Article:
Kepler Salon
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People / Irene Andessner

Irene Andessner  © CLS-Privatportrait-Siebinger

Irene Andessner © CLS-Privatportrait-Siebinger

Irene Andessner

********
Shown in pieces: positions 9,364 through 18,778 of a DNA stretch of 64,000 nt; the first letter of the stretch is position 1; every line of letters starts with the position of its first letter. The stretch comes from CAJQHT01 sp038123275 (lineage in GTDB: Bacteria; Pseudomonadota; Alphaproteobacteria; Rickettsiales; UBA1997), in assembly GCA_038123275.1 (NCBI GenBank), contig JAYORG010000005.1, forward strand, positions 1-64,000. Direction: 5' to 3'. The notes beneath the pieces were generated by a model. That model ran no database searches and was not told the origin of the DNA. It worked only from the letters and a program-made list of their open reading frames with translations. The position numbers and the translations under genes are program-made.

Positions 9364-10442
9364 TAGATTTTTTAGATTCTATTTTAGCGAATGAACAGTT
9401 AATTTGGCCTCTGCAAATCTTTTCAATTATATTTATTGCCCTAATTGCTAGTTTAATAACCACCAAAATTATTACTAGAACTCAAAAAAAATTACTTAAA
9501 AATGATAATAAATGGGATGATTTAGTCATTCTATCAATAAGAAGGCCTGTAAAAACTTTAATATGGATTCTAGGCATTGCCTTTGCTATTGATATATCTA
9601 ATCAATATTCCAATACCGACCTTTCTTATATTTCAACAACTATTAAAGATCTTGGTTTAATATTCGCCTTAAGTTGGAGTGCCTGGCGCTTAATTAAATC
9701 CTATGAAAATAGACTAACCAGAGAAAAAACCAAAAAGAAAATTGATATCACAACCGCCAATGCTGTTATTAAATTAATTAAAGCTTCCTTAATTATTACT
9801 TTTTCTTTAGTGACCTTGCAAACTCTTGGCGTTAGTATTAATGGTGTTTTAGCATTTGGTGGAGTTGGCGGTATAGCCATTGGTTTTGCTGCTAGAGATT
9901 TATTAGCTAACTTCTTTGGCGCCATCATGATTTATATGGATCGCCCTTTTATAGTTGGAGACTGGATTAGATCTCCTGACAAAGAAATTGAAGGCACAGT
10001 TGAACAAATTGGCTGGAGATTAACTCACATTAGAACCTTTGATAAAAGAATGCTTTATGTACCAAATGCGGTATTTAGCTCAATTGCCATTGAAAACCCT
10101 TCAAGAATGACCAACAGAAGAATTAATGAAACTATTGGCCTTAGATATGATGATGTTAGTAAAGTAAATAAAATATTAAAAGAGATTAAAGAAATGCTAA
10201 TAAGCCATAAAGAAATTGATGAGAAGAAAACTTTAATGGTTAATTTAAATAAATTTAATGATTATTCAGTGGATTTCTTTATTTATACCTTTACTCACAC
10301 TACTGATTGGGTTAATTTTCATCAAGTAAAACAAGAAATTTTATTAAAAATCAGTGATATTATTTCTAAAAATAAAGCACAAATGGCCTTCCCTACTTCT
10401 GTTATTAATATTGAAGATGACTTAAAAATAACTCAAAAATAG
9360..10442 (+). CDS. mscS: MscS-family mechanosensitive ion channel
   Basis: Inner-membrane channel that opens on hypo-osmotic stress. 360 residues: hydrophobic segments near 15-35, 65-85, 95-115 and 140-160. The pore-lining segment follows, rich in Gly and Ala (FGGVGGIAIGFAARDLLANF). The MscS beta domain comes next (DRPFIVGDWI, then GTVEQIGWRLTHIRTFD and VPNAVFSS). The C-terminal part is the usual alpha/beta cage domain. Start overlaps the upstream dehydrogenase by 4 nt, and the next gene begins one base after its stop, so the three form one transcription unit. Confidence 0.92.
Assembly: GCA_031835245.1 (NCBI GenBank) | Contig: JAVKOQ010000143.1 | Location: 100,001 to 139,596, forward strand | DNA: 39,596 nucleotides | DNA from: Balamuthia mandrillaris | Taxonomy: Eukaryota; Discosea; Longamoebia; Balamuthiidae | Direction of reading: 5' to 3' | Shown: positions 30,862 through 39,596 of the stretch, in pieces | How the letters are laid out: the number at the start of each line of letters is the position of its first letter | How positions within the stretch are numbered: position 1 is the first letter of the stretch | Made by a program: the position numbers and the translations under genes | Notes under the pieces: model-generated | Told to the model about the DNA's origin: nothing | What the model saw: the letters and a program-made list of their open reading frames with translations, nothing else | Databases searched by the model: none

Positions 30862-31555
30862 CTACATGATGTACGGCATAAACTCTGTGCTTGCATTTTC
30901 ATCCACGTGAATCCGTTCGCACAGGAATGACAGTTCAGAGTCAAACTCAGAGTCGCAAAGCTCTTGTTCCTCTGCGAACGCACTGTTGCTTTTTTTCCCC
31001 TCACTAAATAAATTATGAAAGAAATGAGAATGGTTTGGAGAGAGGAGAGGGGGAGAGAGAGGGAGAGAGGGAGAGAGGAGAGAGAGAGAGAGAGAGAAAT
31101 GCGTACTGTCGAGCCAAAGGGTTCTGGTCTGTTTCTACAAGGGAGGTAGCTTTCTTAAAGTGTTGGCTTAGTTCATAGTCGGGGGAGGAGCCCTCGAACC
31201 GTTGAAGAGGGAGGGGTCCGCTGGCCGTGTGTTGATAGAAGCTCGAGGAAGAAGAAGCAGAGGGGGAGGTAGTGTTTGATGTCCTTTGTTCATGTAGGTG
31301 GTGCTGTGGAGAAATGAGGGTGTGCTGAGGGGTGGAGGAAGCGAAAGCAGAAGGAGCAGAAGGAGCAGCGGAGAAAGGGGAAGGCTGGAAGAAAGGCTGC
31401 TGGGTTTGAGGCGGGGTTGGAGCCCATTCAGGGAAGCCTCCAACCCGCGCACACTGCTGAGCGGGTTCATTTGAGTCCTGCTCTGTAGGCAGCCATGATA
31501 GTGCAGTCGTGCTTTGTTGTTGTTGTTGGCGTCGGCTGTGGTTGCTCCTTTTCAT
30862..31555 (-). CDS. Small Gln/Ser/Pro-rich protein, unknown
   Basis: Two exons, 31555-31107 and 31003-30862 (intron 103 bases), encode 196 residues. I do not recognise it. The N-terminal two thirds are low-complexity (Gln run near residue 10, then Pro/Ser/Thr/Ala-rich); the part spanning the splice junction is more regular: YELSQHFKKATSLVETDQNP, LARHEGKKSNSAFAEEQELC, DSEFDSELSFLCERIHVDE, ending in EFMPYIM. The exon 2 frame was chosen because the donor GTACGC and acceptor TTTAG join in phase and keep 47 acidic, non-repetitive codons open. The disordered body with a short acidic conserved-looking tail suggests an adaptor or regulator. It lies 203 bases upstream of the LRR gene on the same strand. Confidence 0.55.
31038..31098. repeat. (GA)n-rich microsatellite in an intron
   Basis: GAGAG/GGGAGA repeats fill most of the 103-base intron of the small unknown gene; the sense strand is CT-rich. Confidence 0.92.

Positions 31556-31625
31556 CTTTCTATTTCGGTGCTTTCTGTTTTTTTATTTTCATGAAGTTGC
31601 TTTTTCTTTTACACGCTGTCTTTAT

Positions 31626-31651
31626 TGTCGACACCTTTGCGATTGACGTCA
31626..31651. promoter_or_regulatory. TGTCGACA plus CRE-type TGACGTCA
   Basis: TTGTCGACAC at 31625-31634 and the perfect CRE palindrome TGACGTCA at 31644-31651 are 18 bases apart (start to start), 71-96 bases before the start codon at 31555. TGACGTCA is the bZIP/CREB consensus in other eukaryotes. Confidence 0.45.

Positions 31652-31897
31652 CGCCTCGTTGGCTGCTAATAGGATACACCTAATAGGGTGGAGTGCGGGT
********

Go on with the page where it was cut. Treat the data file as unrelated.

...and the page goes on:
Irene Andessner, who was born in Salzburg, studied at the Academies of Art in Venice (Emilio Vedova) and Vienna (Arnulf Rainer and Max Weiler), received a bursary in the early 1980s, which enabled her to work in Rome, and opened a a studio in Cologne in 1989. She now lives and works in Vienna and Venice. The focus in her work as an artist is on the self-portrait. Since the mid-1990s Andessner has added photography and video to the traditional painting techniques as these enable her to include additional levels of expressivity, namely self-staging and role play. Irene Andessner’s pictures are used by the philosopher Peter Sloterdijk as cases in point  to illustrate his concept of “détrait”. For him the “détrait” marks the position diametrically opposed to the “portrait” in that the former represents the dissolution of the visual representation of a personality and unmasks its arbitrariness.